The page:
Motivation, Scale, and Production Features of Silvopasture Among Early Adopters in the Southeastern U.S.

Abstract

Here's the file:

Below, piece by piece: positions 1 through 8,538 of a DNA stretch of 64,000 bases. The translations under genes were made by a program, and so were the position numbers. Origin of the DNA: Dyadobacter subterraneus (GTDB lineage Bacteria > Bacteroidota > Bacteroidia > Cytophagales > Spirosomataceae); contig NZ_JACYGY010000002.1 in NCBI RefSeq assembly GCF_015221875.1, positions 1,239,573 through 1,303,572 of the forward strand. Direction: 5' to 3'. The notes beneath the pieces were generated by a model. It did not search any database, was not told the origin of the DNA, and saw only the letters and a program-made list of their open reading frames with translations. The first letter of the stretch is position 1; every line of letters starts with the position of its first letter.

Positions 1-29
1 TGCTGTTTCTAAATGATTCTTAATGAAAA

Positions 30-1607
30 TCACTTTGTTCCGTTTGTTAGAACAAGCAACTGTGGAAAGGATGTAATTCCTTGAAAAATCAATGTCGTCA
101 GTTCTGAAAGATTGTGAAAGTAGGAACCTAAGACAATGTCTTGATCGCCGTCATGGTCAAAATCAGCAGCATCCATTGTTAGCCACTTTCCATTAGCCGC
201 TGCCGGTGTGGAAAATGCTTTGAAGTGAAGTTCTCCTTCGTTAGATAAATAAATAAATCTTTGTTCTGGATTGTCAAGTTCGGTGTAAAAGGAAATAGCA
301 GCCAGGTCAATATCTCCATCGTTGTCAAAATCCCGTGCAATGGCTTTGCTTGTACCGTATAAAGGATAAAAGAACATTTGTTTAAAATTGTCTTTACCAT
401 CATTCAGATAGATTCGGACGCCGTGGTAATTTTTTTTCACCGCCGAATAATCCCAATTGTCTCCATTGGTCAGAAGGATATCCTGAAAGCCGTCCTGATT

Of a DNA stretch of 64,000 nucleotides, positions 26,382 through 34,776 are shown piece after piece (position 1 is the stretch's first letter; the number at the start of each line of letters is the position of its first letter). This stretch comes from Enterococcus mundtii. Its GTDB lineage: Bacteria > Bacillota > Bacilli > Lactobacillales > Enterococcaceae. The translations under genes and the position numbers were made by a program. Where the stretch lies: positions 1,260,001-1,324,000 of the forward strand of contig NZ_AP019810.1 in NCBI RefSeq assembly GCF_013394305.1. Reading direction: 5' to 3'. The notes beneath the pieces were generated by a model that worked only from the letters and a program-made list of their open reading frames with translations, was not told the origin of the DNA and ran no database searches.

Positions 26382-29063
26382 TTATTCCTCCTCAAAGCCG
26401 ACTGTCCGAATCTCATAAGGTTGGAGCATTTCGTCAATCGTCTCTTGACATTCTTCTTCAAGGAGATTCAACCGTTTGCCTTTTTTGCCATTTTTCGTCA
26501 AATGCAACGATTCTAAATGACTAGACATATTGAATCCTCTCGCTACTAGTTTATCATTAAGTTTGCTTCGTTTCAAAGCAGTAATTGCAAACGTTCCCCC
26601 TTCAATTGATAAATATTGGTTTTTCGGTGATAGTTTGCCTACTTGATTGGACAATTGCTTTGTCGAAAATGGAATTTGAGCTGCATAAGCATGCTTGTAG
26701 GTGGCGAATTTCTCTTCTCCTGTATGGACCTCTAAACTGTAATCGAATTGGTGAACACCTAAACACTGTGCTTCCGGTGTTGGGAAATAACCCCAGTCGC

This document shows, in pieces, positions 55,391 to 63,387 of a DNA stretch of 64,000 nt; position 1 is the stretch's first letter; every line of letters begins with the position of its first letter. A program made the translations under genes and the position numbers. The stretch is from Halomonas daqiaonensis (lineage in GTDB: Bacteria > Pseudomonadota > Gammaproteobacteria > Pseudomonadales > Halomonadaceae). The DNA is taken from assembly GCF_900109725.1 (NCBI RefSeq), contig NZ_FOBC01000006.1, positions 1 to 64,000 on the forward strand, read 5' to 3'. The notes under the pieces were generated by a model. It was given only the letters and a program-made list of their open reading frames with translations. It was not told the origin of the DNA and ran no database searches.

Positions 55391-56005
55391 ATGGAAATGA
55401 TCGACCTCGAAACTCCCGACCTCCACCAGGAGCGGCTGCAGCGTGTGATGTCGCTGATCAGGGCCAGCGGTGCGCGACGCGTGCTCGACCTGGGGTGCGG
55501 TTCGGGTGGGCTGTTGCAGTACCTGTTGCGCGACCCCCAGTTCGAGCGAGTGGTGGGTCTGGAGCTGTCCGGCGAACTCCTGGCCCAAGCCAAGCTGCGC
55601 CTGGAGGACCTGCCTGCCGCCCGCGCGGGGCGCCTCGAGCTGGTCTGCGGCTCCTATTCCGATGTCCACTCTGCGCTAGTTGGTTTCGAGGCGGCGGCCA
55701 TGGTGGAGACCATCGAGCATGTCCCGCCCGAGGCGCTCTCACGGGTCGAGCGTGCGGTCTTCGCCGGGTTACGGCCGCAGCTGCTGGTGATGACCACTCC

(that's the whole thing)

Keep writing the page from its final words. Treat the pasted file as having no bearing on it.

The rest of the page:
Silvopasture is an intensive land management practice that involves the intentional integration of trees, livestock, and forages under one management unit. Employing silvopasture practices provides short-term and long-term economic benefits to the producer, while improving the environment through carbon sequestration, water holding, improving soil conditions, and providing aesthetics. Alabama and Georgia have long growing seasons, a diverse population of plant species, and forest areas which could potentially make ideal areas for more silvopasture adoption. The purpose of this case study is to understand the perception and motivations behind silvopasture adoption among early adopters by developing an in-depth analysis of the motivation, scale, and production measures from the perspective of producers in this region. Four candidates managing silvopasture were interviewed through teleconferencing and their responses to the series of questions were documented. The results showed very diverse livestock operations within the silvopasture system such as goat production, cow-calf, organic dairy farming, and cow-calf with stocker cattle. Establishment though thinning existing woodland areas was performed by all producers, with one planting hardwoods also. Utilizing land area and environmental health appeared to be a strong motivation amongst most producers. Results coincided with previous studies performed that showed the most challenges came from managing invasives, forage species for optimal yields and lack of information or resources available. Aesthetics was highly valued amongst all producers, with several producers mentioning using the system for future agribusiness endeavors. All producers were satisfied with their decision to establish silvopasture, while only two stated they would continue to dedicate more land area to silvopasture in the future.

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